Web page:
Kimo Theater neon sign, A. Whittall

The swastika was a Navajo symbol for life, happiness and freedom long before it was desecrated by its abominable use in Nazi Germany.

Urban myth has it that the ghost of a six-year old boy haunts the theater, he was killed when a heater exploded in the lobby in 1951.

The name "Kimo", in local Pueblo Isleta language, means "King of its kind". It was built for Oreste Bachechi, who had also built the Savoy Hotel next to the railroad depot. It cost $ 150,000 in 1927. The three-story building has a steel frame and brick walls with ornamental glzaed tile decoration. The marquee and entrance were refurbished in the 1950s. Its decoration includes native designs in chandeliers, staircases and murals.

It closed in 1968, was almost demolished but saved on time it was restored in the 1990s and currently the offers performances and films. Self guided tours daily from 9 AM to 4 PM. Closed Sun, Mon. View their coming events or purchase tickets at

El Fidel Hotel

To your right, one block north along 5th, on the SW corner of 5th and Cooper St. is a classic hotel, the El Fidel Hotel was mentioned by Rittenhouse in his Route 66 Guide. The five-story building opened in the 1920s and was doubled in size in 1934. In 1981 it was converted to offices and completely redone in 2014 as the Cooper Center.

1940s color linnen postcard, block building, 5 stories, American flag, and corner signage, EL FIDEL Hotel, cars parked on street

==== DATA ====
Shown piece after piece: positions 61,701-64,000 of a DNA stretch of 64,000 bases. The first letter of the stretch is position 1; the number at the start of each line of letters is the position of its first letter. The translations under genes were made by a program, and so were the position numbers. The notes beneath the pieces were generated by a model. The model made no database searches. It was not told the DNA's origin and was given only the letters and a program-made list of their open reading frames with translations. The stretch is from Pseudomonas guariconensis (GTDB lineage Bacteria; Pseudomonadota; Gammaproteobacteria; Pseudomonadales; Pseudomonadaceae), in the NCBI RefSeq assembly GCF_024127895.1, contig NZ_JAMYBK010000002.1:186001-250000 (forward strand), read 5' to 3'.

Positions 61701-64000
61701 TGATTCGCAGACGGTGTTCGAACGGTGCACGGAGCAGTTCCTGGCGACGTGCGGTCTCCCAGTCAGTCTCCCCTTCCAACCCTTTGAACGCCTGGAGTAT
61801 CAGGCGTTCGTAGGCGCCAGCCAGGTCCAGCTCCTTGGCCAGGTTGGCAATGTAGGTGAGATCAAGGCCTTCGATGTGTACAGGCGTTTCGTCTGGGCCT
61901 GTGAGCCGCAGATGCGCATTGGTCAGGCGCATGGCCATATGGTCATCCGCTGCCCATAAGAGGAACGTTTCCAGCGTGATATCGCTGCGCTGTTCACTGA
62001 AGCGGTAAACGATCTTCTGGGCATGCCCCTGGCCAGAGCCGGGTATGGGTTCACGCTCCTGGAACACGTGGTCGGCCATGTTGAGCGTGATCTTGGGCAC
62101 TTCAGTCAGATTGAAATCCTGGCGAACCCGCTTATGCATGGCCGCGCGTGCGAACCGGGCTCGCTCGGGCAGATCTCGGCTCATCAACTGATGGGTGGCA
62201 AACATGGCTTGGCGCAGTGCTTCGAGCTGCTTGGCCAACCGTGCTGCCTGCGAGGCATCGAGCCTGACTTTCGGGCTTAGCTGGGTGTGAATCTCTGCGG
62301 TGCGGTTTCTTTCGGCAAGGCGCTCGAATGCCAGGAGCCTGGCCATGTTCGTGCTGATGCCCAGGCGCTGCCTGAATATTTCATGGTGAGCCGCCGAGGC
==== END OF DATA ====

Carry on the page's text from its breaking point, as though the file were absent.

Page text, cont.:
Postcard of El Fidel, 1940s. Source. Click to enlarge

block shaped 5 story building on a corner

View of El Fidel Hotel today. nowadays. Click for St. view


three images: clockwise. black and white street view 2 story bld. right. Aerial view of street, buildings and cars. A color view of a building on a corner. All show the same Sears building over the years

Sears over the years, 1930s, 40s, now. A. Whittall. St. view; Sources.
Click to enlarge

Turn around and head back to Kimo on Central Avenue. Across 5th from Kimo, on the NW corner at 505 W Central was Sears Roebuck and Co. The original building dates back to 1937; it was built by Dr. Lovelace (2) as a two story building with a full basement facing Central in Streamline Moderne lines. In 1948 Carl's lounge was torn down, and an addition was built on the corner and along 5th (3) with a modern curved facade, a third story was added after a fire in 1952. It is still standing. Click on the thumbnail image to see the building through each of these stages: facing Central in the 1940s, two story on the corner, late 50s and nowadays.
Opposite, on the SW corner is a former cafe and hotel:

Lindy's Coffee Shop

On the SW corner with 5th at 500 Central Ave SW. Queen Anne-style Bliss building was erected in 1906. Coney Island Cafe opened on the ground floor in 1929. It became Lindy's Diner in 1960. The second floor was the 22-room Elgin hotel until 1976. In the same building, at 504 Central was "Lobo Curios. Below is a "Then and Now" set of pictures; to the right is Halls and Maisel's Indian Trading Post: